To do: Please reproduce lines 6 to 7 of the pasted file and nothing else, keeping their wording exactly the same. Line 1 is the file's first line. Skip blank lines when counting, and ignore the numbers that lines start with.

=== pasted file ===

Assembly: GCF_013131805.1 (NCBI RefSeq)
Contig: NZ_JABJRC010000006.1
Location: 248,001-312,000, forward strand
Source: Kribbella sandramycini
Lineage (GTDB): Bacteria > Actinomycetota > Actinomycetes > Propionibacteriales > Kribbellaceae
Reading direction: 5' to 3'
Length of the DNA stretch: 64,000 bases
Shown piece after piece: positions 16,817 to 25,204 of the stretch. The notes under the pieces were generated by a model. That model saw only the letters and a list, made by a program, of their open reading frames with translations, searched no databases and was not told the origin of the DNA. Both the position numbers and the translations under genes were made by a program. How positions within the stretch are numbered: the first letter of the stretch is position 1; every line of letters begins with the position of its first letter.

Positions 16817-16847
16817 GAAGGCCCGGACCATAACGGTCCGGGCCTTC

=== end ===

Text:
Reading direction: 5' to 3'
Length of the DNA stretch: 64,000 bases